Thank you to the beautiful Amy for nominating me – I’m currently giving you a virtual bearhug. She writes about empowerment, inspiration and change; blooming with resilience, check out her blog here for some real talk. God bless you, Amy!
The Origin Story of “That Med Kid”
I like writing. In fact, I like writing so much, I wrote a 80,000 word novel in middle school. It begins with an obscure legend that has it said a girl touched a stone that was the colour of a million dimensions, causing the destruction of Atlantis in one day and one night. In present day, the story follows the protagonist who possesses a beautiful jade necklace, and secrets begin to unravel when she moves to Canary Islands. Needless to say, it was *this* close to potential publication, but crippling self-doubt, irritating perfectionism and losing updated drafts, hindered that from ever happening.
It was in middle school where I discovered my best writing pieces came out of being in an extraordinarily dark headspace. Thus, I always went hardcore on creative writing assignments in school – murder, self-harm, teen pregnancy, depression, and so on. Fun fact: my submission for the school writing magazine got rejected because it was “too dark and intense”.
So, I began a blog back in middle school (which is now very hidden) – it was a bit of a diary where I could lay down unedited, imperfect thoughts without having to double-space or set to font type Arial size 12. No obligations, no outside standards; great. But like any other New Year hype, I eventually let academics override and blogging dormancy settled in. This isn’t to say I stopped writing, because I didn’t.
And guess what? In the summer of 2016, I tutored Mathematics and Chemistry like crazy, scraped every last bit of money I could, and used it to self-publish my very own book, titled “The Danger Of Not Trying”. The little blurb is below:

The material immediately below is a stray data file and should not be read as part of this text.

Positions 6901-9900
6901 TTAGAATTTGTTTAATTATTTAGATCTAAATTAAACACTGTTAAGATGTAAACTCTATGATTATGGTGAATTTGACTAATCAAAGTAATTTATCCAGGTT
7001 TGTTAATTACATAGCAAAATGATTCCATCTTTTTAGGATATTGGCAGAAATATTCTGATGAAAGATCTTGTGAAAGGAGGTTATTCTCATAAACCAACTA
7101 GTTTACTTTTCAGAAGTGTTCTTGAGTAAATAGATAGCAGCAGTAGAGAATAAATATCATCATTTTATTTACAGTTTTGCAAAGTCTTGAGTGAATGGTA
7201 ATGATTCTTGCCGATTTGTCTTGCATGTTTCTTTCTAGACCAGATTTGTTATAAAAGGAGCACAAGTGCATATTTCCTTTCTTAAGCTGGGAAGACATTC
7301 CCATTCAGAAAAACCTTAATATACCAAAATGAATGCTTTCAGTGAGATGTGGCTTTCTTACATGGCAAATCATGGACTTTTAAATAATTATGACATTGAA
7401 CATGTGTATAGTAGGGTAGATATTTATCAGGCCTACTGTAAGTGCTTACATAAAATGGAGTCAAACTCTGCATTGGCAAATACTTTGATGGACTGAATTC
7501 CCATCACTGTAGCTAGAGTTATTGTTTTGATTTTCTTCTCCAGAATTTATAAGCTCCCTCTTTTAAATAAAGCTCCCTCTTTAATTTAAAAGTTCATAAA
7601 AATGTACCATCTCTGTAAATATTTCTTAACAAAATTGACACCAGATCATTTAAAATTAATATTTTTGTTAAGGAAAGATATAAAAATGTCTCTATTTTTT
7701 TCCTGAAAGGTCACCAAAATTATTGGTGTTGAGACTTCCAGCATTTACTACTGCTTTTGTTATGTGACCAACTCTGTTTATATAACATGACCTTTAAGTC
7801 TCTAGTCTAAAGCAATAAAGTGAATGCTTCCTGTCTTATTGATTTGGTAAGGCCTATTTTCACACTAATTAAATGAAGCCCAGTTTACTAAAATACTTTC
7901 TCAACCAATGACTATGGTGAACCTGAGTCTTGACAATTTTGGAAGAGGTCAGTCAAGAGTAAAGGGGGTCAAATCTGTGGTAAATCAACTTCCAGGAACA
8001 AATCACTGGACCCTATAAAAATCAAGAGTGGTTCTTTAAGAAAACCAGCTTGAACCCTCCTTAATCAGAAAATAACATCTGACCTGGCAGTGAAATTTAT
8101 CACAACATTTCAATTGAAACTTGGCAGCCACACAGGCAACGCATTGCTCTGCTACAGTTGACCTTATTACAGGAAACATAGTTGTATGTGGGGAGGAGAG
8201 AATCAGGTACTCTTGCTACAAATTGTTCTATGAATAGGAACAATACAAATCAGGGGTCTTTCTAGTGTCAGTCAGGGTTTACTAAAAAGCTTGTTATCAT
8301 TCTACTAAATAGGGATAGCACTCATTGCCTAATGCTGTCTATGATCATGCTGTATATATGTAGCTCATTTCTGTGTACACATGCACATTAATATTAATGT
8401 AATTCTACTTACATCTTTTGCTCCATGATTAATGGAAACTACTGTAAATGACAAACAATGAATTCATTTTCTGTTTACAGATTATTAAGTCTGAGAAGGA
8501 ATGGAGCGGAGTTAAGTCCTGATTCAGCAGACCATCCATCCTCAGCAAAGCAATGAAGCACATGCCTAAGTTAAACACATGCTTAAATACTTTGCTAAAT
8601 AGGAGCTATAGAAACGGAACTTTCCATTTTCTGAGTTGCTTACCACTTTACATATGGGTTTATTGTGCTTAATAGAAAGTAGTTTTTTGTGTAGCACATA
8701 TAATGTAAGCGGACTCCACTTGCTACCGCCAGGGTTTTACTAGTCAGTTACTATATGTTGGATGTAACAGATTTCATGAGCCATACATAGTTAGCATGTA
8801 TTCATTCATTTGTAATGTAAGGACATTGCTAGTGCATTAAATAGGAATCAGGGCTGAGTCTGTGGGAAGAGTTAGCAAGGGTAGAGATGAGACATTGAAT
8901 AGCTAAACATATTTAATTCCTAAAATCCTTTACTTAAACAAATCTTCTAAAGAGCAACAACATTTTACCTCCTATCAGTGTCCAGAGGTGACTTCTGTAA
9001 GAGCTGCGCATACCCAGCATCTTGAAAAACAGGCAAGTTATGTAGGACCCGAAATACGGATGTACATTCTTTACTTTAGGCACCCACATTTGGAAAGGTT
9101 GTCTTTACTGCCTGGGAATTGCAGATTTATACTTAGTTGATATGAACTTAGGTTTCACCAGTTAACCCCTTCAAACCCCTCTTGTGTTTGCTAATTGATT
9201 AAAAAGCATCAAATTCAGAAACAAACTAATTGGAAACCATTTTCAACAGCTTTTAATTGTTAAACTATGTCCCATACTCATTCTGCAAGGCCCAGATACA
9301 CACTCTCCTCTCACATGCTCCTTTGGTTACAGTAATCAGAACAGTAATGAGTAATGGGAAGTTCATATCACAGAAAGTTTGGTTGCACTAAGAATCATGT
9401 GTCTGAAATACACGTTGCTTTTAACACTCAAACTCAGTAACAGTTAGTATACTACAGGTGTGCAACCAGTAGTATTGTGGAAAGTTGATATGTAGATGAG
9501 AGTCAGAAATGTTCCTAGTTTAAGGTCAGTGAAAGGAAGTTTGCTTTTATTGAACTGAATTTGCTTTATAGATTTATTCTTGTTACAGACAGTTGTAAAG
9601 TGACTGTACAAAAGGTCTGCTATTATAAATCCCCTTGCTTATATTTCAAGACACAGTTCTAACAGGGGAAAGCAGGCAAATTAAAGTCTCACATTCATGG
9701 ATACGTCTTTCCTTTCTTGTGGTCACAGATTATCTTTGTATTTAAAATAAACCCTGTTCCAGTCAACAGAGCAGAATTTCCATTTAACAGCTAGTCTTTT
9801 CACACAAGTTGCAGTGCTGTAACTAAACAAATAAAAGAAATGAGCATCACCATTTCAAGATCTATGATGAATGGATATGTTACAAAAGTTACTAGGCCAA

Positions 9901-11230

In the past few years, I realized: we are all actors. We rehearse who we want to be, we perform who we want to be, and hope it is convincing enough for everybody else to believe. We cannot stop being actors, and that’s fine. What isn’t, is if you try not to be – the danger lies here, because genuine happiness doesn’t come from a scripted truth.
The book explores this thinking throughout a compilation of quotes; each one holds a backstory, whether it be fictitious, anecdotal, or both. The lessons underlying them are all very real and I hope they can help you get through life like it did for me.
No, I didn’t have an editor; no, I didn’t have a cover designer; no, the only application I used was Microsoft Word. It was a creatively exhausting process, both very primitive and very organic, that I can wholeheartedly say is one of my proudest achievements in life. I donated all the profits to Rejoice Foundation, a HIV Foundation in Northern Thailand, where I did work experience for one summer – they continuously stun me with how dedicated they are to the duty of care they voluntary committed their life to, and are one of the reasons why I want to become a doctor. And thus, I am so incredibly humbled by everybody who supported the book, because all I did was put the inspirational words of people on page. It’s a book I wrote as a homage to everybody in my life.